Guest blogger Dr. Alison Evans, comments on IEG'€™s RAP 2014 and notes a similarity to previous development effectiveness reports produced during her tenure with the Bank. 

You know that strange and sometimes unsettling feeling of deja vu? Recently I experienced that sensation while preparing for a panel discussion on IEG'€™s 2014 Results and Performance report (RAP2014). On reading the report, I was struck by how familiar the storyline felt. 

As a World Bank staff member in the late 1990s, I worked for three years in Operations Evaluation (before it became IEG). During that time, I co-led the 1997 Annual Review of Development Effectiveness (ARDE) – the report that preceded the RAP. In that report, we focused, as does the RAP, on the implications of an increasingly demanding development agenda and progress with internal reforms to re-position the Bank and improve development effectiveness.

The familiar ring to the overarching narrative of RAP2014 turned into déjà vu when I read and compared the following statements: 

 "The analysis carried out on the determinants of project success points unequivocally to the importance of quality at entry - identification and appraisal - in explaining project and portfolio performance. The quality of Bank supervision is another key determinant. Continuing efforts to improve quality at entry, to better assess and manage risk, and to improve the quality of project supervision are critical, as are continuing efforts to improve the quality and monitorability of the CAS" (ARDE 97, p54)

"€œFor both the Bank and IFC, poor work quality was driven mainly by inadequate quality at entry, underscoring the importance of getting things right from the outset. For the Bank, applying past lessons at entry, effective risk mitigation, sound monitoring and evaluation (M&E) design, and appropriate objectives and results frameworks are powerful attributes of well-designed projects” (RAP 2014 ix)"

Despite important differences in the two reports, it is striking that 16 years later the headline analysis is so similar. Why?  There are a number of possibilities:

One is that the goal posts for delivering development assistance have shifted and "delivery" is a lot more complex and riskier now, compared with 1997. If this is the case, the headlines may look the same but the target has shifted.

Another possibility is that the Bank is not coming to grips with the behaviors and incentives that drive better performance. Internal reforms have repeatedly addressed the Bank'€™s business model. Is the consistency in the analysis a sign that deep down, incentives haven'€™t fundamentally changed? In the ARDE97, we pointed to the need for improvements in learning, in approaches to risk management, performance monitoring and measurement; virtually the same themes as the RAP2014.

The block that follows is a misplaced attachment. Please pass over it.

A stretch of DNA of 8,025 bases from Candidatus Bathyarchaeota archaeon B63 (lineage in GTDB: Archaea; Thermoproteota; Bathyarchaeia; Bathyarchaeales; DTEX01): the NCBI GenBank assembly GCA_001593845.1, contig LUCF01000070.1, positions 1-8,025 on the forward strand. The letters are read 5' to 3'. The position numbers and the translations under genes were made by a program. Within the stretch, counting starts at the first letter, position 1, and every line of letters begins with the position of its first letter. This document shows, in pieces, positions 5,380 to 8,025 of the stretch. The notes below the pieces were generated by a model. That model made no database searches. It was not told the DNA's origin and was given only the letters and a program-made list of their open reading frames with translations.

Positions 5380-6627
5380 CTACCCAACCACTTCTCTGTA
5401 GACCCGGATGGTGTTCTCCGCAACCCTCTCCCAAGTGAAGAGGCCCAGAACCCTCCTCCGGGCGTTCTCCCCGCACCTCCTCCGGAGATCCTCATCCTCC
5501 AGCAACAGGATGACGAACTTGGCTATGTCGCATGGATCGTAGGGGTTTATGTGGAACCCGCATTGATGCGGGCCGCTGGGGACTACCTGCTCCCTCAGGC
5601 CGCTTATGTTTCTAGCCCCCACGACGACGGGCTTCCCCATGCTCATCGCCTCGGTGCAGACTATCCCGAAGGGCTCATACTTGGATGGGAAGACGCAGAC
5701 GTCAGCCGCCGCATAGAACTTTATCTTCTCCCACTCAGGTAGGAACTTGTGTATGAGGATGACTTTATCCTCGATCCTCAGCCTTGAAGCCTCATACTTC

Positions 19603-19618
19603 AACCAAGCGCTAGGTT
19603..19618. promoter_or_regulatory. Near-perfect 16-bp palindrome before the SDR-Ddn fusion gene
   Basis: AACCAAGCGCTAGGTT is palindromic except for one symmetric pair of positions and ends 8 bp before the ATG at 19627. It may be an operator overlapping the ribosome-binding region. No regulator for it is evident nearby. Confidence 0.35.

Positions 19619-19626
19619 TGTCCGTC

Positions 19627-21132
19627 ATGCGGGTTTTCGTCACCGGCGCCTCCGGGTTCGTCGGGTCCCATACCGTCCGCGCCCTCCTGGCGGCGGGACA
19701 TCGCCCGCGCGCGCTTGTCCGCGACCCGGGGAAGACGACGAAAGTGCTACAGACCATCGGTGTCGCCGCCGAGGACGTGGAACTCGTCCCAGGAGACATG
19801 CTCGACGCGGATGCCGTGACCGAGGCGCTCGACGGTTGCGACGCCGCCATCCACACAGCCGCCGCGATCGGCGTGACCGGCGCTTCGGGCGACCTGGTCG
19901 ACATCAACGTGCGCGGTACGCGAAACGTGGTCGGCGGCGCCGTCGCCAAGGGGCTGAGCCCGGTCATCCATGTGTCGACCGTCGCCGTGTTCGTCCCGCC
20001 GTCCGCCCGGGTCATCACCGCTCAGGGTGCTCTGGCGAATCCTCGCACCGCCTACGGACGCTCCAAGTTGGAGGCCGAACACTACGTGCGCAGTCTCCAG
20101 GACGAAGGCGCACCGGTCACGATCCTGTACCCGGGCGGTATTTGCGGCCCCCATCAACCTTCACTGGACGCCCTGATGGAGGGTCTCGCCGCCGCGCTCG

A third possibility is the metrics that inform the assessment of QAE and QOS are no longer capturing the most important dimensions of Bank performance.  Is there too much focus on individual project performance versus performance across a bundle of completmentary investments? Has the drive for performance measurement obscured the importance of trial and error? Are we assuming (as per the WDR 2015) we know more about what "€˜good performance"€™ looks like than we actually do?

Some or all these possibilities may be off the mark, but the questions and issues raised by the audience at IEG'€™s event suggest they are not so far off.  There is a clear stream of concern about the Bank as a learning organization:

"Isn't "learning from your predecessor" or previous TTLs a no brainer and yet we don't do it systematically across the WBG. What is the barrier?" 

"Why is learning from ICRs seen as an optional 'extra'?"€

Some audience members also expressed concern over how the Bank can work in a more adaptive way when the pressures to lend are as acute as ever.

"How can we incentivize teams to collect evidence and adapt continuously during implementation when the push for lending and disbursement has only grown?"

These concerns marry well with the findings of IEG’s evaluation of €˜How the Bank Learns (2014).  This report highlights the need for further progress in 'learning from lending and feeding learning back into lending' and developing the culture necessary to experiment and learn rapidly from experience – whether that experience refers to what has worked, or what hasn’t.  

The Bank is not alone in facing this challenge (note two recent reviews by the UK’s Independent Commission for Aid Impact (ICAI) on “How DFID Learns and on €œDFID’s Approach to Delivering Impact€). Scholars and practitioners are increasingly emphasizing the need for development actors to give more space to adaptive and iterative ways of working (for example, “Escaping Capability Traps through Problem-Drive Iterative Adaption (2012); Complexity, Adaptation and Results,€ Barder (2012), Aid on the Edge of Chaos, Ramalingam (2013)). The WDR 2015 calls for a more R&D centered approach that gives priority to adequate diagnosis and experimental implementation and to challenging in-built biases.

What these voices have in common is the need to rethink inherited systems of decision making in favor of more systemic approaches that use performance measurement and management, not as a 'stick,' but as a tool for feedback and course-correction. This requires trust and flexibility. As IEG prepares for its next RAP report in 2015, will it find evidence of a Bank seeking to make the most of its agility rather than its heft?